“Butter” is a 423-lb. high school junior who loves listening to jazz, loves playing the saxophone, and is in love with fellow high school student, the beautiful Anna, with whom he IM’s every night (although she doesn’t know it’s him).
After one incident too many at school (and running into a fellow “fat camp” attendee who has lost weight doesn’t help his attitude), Butter decides to throw down a challenge: since no one wants him around, he’s going to eat himself to death on New Year’s Eve on a private webcast. The opening paragraph is his Declaration:
You think I eat a lot now? That’s nothing. Tune in December 31st, when I will stream a live webcast of my last meal. I can’t take another year in this fat suit, but I can end this year with a bang. If you can stomach it, you’re invited to watch…as I eat myself to death. – Butter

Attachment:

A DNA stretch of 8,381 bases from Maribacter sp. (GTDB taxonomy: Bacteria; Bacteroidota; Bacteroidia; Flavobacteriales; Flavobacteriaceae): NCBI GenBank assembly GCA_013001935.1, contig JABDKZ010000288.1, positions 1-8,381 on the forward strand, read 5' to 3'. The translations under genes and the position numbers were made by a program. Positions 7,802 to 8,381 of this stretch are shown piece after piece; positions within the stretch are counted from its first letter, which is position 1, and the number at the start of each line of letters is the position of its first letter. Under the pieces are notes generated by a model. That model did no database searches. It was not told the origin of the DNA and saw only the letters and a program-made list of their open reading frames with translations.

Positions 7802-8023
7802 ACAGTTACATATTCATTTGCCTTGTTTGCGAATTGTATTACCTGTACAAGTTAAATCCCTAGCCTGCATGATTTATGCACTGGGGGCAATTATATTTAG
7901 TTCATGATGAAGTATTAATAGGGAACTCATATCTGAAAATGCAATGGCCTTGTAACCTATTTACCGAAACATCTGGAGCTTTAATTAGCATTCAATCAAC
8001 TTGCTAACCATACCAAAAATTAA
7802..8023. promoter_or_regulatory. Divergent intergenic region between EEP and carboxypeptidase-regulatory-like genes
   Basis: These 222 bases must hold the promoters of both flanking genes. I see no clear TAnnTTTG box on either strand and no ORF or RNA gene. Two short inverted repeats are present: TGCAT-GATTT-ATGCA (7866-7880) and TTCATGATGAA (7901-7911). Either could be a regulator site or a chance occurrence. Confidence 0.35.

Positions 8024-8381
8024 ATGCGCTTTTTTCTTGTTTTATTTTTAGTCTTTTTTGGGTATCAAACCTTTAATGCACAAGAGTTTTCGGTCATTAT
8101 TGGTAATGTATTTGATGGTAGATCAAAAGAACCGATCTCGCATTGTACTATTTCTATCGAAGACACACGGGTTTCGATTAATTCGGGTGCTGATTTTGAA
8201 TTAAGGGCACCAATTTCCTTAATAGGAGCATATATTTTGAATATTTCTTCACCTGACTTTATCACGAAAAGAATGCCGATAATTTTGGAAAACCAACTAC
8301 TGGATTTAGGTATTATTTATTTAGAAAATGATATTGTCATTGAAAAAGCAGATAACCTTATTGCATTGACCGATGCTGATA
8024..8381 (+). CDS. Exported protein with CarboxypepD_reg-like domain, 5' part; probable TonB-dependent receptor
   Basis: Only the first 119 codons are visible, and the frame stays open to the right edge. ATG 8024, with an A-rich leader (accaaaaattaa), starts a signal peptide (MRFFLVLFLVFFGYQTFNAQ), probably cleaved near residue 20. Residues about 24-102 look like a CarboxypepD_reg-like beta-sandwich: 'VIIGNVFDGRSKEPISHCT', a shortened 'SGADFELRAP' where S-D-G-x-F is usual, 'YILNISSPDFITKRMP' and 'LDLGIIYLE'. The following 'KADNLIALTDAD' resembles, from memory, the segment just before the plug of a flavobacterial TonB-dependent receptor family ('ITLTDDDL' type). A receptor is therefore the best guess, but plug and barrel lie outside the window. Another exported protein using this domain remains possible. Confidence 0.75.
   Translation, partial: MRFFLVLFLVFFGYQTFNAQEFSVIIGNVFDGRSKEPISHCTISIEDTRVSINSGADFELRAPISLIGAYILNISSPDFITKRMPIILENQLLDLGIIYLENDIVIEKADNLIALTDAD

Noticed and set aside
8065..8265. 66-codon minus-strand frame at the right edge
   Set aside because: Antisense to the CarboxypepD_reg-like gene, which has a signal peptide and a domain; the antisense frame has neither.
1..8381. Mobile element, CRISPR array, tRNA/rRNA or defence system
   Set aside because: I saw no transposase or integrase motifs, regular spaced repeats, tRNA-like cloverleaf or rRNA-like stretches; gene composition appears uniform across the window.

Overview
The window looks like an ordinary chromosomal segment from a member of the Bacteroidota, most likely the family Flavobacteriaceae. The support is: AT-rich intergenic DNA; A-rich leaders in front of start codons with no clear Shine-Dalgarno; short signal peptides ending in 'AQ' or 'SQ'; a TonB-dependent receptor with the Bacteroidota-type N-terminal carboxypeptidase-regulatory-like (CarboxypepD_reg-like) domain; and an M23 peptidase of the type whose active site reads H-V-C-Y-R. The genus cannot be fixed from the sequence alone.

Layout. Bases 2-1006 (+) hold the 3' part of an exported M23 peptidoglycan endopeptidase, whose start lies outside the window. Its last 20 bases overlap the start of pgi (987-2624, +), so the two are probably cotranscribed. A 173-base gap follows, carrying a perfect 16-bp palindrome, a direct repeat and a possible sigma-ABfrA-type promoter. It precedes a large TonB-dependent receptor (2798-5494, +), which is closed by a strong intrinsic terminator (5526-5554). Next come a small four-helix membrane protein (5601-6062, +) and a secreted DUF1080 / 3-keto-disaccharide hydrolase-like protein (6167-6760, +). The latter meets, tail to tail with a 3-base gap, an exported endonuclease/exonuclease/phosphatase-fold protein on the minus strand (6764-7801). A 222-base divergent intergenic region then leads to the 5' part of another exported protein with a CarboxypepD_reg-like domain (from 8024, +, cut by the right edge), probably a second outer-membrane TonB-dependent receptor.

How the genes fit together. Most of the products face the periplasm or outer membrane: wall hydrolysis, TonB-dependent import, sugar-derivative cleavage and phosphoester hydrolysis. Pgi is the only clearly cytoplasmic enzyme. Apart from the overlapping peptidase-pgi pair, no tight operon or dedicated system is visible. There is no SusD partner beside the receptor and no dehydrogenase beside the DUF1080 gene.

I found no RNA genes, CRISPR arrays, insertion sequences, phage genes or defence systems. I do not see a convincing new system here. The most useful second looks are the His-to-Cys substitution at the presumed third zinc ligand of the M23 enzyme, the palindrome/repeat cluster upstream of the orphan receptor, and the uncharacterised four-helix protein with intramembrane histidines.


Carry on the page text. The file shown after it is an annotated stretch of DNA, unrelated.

Instead of showing concern, his classmates egg him on, offering ideas of foods he should eat and taking side-bets on the final menu while also inviting him to sit at the in-crowd table. With this newfound popularity, Butter begins re-thinking he New Year’s Eve promise, because now he has friends to hang out with, even if they are kind of jerks. But then what? Will they hate him for “wimping out” and he’ll again be an ignored nobody? Does he really want to go through with it? How will his parents react?
The story of how he got his name is heartbreakingly awful, and it’s what makes this book such a powerful anti-bullying treatise. Because of the intensity of some of the passages, recommended for grades 9+.